The more website visitors you have, the more complicated it can be to analyze your Google Analytics traffic and data. A common issue I have seen with many clients is the ability to properly attribute certain campaigns to visits and website activity. This typically isn’t because offsite, inbound marketing efforts are bad, but because the actual tagging of inbound links is incomplete and thus “hidden” in Google Analytics labeled under either direct visits, organic, or simply from a referring site. Links to your site can be configured to send specific source, medium and campaign information into Google Analytics and allow for better, more detailed reporting. To do this, you’ll need to tag your URLs.
Concept of Tagging URLs for Google Analytics
I have written a few blog posts in the past about tagging URLs for inbound marketing in order for Google Analytics to properly attribute the right marketing channels for driving visits. This is particularly useful when engaging on social media and when running any form of email marketing (say with a newsletter). The tricky thing about inbound marketing is you can have multiple links on certain pages, social media sites and in newsletters all pointing to the same place. So when analyzing reports, you will see the same sources for those multiple links and will not be able to determine which specific links drove the most traffic… without tagging URLs.
Tagging URLs is easy! The simplest way to do this is to go to URL builder (referenced in a blog post above) and using the tool to customize the URL you plan on using in your marketing efforts. This customized URL will serve as the way to track that link and the visits from users clicking this link will show up in the campaigns standard reports in Google Analytics interface.
Difference Between Tagging URLs and Shortening URLs
I’ve had this question a lot, what is the difference between tagging URLs and shortening them? Tagging URLs with customized Google Analytics parameters allows for Google Analytics to store and report those visits under a specific source, medium and campaign. This allows marketers to group their visitors by marketing efforts (visits that came from facebook vs twitter vs newsletter etc.). Shortening URLs simply takes a very long URL and makes the character length much shorter for easier posting on online, espeically where they may be character restraints (such as Twitter with only 140 characters). The good news here is that shortening a tagged URL keeps the Google Analytics parameters and will pass the source, medium, campaign information originally set through the shortened link and into the reports for that visitor/visit.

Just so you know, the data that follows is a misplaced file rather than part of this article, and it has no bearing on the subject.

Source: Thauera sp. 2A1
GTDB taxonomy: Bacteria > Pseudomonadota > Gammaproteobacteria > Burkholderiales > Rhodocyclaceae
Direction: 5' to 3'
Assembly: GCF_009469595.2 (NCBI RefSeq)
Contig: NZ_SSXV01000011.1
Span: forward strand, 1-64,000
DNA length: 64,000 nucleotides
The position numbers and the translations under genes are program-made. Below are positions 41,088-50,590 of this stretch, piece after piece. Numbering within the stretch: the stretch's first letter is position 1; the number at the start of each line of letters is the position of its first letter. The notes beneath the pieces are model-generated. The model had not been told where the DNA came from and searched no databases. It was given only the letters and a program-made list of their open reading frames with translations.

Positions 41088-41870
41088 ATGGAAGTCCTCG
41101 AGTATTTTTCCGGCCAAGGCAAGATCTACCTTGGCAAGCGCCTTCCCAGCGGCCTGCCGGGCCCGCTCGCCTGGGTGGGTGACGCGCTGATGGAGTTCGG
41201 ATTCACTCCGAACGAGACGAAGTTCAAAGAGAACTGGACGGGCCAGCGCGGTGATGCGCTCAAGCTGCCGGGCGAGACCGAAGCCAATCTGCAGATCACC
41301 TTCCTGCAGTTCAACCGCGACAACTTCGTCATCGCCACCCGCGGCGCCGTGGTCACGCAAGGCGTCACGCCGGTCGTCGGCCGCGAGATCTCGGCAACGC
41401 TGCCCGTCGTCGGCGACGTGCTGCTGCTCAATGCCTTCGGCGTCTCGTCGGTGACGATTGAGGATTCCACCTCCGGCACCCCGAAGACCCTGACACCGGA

Coming Soon: Built-in URL Tagging Into Google Analytics
In my previous post, I share a document for keeping track of your tagged URLs for better organization and reference. Luckily for us, Google is soon to release a feature that will enable this kind of URL building/tagging right in the Google Analytics interface and will store/save previously created URLs for reference. Currently, this is not widely available and we can only access the tool in beta as we are Google Analytics Certified Partners. I have seen it “out in the wild” for only a few of our Google Analytics Premium accounts so hopefully this will be more widely available soon. Since this is not officially released, we will not be able to show any screenshots at this time but will make sure to keep this post updated once it is officially released to the public.
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Article Written by Amin Shawki